Like many great children's stories, the Anne series operates at several levels which is in part why they are popular among both children and adults. In fact, Montgomery actually targeted her writing at adults as well as children and it is primarily with time that the Anne stories have come to be considered primarily children's stories.
The startling thing about the effect of Anne of Green Gables is two-fold. One is that a story written one hundred years ago this year, still reads in such a contemporary fashion. If you were to select a sampling of randomly picked children's books from 1908, most of them have a mustiness in their language and a stiltedness to the structure of the story-telling that jars and is something of a barrier to their endurance. Anne of Green Gables, like a handful of other enduring stories, reaches across the century and seems as fresh and accessible today as it did then.
The second aspect of Anne of Green Gables which is hard to comprehend is how quickly and how completely Anne spanned the globe. For example, a year after it's publication in North America, Anne of Green Gables was released in translation in Sweden in 1919 where it has remained a popular staple. The prolific and accomplished Swedish children's author, Astrid Lindgren has identified Montgomery's books as a major influence. Poland and France were two other countries in which a significant presence was established in these very early years. Even more curiously, leaping language and culture, Anne of Green Gables became a perennial and well established children's and young adult favorite in Japan with numerous fan clubs, discussion groups, and now web sites. She is such a staple that Japanese tourism to Prince Edwards Island to visit sites from Montgomery's childhood numbers in the thousands annually.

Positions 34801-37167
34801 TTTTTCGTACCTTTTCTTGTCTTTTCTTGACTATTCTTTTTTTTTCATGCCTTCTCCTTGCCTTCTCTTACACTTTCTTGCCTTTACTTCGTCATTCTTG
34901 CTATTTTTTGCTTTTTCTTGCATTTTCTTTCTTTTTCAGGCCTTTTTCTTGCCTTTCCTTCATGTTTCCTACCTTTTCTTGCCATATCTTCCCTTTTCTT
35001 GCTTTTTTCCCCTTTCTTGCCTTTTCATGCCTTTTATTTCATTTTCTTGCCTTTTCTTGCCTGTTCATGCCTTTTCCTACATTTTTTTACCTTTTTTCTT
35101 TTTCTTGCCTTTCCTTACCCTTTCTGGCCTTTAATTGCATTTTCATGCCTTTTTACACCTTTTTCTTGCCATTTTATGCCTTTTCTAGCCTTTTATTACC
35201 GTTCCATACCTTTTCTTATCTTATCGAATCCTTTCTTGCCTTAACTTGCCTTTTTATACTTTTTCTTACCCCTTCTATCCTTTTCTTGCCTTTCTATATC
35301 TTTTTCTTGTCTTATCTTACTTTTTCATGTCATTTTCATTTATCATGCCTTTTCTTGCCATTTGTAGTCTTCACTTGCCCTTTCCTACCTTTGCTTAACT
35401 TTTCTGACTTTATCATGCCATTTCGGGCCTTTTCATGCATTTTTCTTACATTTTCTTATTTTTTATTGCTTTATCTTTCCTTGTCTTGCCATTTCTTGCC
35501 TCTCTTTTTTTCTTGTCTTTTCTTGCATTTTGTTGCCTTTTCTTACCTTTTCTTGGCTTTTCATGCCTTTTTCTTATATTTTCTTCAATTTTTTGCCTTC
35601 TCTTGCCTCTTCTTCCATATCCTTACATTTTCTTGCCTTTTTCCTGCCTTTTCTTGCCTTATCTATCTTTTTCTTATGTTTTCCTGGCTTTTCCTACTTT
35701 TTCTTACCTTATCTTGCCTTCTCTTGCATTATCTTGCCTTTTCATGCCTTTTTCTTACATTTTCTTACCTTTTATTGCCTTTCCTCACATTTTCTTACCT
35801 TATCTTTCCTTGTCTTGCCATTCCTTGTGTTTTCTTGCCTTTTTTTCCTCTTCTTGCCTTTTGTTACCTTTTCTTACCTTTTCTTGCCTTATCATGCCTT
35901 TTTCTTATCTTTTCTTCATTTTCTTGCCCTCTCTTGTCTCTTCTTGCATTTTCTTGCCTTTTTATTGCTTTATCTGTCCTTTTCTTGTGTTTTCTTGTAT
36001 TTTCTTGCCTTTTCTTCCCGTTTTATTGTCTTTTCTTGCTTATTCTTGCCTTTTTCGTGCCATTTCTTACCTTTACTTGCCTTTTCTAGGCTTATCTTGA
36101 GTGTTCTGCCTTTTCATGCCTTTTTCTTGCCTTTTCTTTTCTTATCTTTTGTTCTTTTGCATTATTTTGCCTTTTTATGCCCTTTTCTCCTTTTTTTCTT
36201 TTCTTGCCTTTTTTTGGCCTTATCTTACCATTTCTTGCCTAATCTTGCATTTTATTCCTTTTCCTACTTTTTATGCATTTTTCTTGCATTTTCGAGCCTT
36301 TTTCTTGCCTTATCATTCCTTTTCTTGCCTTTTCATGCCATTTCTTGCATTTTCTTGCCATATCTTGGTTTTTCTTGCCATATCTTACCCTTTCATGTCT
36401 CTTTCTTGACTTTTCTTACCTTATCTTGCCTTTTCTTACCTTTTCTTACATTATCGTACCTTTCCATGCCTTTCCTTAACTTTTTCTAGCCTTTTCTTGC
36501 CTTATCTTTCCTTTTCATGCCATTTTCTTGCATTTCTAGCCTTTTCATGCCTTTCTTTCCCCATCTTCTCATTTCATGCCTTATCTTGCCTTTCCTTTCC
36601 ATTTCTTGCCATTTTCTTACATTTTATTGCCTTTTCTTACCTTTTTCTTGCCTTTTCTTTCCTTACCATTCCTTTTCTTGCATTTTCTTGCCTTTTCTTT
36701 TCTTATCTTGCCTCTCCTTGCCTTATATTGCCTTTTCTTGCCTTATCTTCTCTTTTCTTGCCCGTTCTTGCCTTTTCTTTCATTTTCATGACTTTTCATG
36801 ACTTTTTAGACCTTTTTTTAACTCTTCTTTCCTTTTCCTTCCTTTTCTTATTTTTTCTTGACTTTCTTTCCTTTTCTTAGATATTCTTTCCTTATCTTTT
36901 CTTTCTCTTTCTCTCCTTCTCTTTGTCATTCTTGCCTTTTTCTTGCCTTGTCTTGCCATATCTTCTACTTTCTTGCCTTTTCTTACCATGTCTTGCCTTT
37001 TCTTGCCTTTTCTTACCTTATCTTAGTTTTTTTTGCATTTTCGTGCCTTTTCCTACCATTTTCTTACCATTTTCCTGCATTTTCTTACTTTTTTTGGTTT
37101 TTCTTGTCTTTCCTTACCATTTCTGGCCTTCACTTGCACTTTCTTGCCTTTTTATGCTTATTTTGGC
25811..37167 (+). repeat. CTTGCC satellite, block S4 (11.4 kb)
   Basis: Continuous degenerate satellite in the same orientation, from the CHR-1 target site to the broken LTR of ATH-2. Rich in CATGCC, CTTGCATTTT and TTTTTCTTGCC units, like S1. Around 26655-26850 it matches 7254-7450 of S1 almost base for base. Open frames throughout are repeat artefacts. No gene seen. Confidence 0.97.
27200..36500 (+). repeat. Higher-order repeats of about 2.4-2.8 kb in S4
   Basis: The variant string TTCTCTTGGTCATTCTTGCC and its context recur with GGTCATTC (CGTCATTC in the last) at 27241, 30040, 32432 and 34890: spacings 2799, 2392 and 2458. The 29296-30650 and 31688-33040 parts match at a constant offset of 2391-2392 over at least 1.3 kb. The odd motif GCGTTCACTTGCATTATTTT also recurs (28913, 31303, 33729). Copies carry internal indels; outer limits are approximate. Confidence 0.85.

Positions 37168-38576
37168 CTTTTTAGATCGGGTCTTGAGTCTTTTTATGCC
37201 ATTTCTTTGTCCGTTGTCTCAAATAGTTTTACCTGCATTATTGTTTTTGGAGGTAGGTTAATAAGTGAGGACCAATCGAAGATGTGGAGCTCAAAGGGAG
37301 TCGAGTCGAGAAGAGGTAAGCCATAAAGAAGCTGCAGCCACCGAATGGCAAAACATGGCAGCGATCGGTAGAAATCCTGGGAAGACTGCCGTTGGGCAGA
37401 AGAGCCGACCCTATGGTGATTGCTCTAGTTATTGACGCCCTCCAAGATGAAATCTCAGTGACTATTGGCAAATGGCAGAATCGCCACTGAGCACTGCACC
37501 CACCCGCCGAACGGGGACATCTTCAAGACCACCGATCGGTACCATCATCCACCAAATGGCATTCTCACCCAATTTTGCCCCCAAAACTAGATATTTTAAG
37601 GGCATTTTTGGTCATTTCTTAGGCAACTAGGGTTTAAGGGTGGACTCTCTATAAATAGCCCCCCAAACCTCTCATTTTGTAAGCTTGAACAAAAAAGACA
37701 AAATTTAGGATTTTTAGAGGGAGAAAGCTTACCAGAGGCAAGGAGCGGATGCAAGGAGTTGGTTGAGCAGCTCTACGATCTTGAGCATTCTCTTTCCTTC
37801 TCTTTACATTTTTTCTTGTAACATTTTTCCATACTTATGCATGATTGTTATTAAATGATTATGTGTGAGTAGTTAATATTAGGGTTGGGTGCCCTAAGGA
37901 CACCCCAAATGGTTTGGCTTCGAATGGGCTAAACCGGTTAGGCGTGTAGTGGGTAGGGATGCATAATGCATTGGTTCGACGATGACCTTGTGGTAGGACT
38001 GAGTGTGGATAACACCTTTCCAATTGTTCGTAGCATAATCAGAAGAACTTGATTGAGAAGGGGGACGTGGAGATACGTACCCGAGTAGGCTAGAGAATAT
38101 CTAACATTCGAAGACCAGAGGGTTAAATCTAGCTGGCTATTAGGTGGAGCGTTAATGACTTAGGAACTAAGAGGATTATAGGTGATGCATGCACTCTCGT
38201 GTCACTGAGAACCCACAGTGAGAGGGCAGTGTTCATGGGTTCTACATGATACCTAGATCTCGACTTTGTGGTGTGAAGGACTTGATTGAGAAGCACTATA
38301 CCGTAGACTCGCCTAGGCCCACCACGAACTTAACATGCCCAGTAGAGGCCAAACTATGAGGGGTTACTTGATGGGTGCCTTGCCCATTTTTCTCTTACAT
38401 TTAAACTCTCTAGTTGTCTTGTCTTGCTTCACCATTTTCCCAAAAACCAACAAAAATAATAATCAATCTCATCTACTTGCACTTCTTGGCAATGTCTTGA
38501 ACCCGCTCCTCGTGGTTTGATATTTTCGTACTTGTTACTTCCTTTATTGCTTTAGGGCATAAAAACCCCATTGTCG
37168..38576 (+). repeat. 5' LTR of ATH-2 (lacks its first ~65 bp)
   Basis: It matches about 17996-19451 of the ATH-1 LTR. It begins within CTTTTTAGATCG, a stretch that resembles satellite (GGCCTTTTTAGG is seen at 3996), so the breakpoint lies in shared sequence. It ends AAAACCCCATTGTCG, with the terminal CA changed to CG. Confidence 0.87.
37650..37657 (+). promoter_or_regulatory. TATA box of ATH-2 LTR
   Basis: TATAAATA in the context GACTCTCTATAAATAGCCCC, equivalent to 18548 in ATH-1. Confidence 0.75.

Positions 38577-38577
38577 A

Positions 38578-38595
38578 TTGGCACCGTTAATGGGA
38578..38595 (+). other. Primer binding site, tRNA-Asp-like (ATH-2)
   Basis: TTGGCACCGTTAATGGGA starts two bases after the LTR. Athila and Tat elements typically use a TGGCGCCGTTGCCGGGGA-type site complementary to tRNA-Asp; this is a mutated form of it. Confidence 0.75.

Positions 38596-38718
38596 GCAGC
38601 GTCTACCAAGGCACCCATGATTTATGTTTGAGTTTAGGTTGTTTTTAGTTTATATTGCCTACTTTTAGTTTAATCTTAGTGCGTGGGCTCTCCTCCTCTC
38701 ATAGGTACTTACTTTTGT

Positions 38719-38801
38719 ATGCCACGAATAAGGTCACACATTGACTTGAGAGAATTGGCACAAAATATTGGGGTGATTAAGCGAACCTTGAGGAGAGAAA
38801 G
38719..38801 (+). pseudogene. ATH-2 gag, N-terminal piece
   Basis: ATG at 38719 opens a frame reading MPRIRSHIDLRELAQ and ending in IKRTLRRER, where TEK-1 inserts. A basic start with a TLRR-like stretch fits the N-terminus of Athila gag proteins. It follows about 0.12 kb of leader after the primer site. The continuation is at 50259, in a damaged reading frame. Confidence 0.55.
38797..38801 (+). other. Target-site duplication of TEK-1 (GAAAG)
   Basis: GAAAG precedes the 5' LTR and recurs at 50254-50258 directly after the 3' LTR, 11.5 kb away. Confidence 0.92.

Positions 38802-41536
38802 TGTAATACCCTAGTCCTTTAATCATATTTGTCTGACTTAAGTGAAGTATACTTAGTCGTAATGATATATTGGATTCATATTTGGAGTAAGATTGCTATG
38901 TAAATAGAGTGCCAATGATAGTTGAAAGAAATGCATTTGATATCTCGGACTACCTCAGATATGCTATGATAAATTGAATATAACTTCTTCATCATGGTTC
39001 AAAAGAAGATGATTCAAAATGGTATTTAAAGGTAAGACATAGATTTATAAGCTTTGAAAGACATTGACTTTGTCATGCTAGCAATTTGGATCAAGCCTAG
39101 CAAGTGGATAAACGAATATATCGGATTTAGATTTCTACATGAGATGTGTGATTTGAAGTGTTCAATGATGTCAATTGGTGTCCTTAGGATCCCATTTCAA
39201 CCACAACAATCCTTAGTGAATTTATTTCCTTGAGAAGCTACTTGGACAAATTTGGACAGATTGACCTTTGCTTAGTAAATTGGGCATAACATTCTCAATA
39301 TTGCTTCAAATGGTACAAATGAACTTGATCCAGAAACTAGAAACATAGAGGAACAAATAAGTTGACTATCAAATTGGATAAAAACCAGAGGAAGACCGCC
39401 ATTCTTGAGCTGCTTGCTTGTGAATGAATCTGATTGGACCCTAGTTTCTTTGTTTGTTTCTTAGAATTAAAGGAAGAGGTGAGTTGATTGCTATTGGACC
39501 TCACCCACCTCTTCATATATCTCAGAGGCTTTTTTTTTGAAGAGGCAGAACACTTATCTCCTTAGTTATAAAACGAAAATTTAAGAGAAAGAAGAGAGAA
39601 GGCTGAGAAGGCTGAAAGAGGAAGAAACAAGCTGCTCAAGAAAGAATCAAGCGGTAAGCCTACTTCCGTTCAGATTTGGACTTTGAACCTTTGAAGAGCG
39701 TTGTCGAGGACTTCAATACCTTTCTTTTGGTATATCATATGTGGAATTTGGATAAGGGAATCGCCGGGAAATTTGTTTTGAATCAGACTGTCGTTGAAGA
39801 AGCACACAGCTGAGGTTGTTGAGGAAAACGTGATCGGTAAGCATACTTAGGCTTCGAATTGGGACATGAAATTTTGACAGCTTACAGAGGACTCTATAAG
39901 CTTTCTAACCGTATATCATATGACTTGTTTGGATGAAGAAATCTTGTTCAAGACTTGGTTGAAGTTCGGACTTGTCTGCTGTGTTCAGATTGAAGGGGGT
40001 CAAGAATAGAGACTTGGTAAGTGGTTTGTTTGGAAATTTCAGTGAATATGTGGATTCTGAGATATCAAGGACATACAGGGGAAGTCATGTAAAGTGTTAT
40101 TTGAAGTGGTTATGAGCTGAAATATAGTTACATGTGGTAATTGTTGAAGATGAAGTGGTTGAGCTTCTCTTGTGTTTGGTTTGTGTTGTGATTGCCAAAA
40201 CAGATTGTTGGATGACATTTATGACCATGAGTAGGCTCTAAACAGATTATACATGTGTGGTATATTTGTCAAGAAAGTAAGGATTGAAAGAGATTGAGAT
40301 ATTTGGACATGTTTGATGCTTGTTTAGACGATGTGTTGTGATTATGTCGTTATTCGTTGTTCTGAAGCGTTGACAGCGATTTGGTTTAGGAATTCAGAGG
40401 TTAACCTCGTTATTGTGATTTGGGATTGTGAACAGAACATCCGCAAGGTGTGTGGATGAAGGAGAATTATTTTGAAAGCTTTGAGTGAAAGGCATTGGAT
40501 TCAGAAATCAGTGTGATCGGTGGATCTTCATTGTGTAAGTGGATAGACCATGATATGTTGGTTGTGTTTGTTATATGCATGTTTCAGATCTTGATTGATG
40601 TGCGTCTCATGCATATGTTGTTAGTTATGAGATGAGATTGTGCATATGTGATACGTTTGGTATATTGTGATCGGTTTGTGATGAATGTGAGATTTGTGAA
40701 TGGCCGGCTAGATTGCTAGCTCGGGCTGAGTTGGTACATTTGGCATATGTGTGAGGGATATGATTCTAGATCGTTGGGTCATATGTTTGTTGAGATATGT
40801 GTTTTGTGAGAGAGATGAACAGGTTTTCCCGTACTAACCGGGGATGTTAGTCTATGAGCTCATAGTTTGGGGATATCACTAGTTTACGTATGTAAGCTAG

A century on, Anne is still well established in the English speaking world (particularly Canada, the USA, Great Britain, Australia and New Zealand) as well as the above mentioned of fandom, Japan, France, Sweden and Poland. It is intriguing to me how quickly Anne of Green Gables established a presence around the globe in radically different cultures and has sustained that enduring appeal over a century.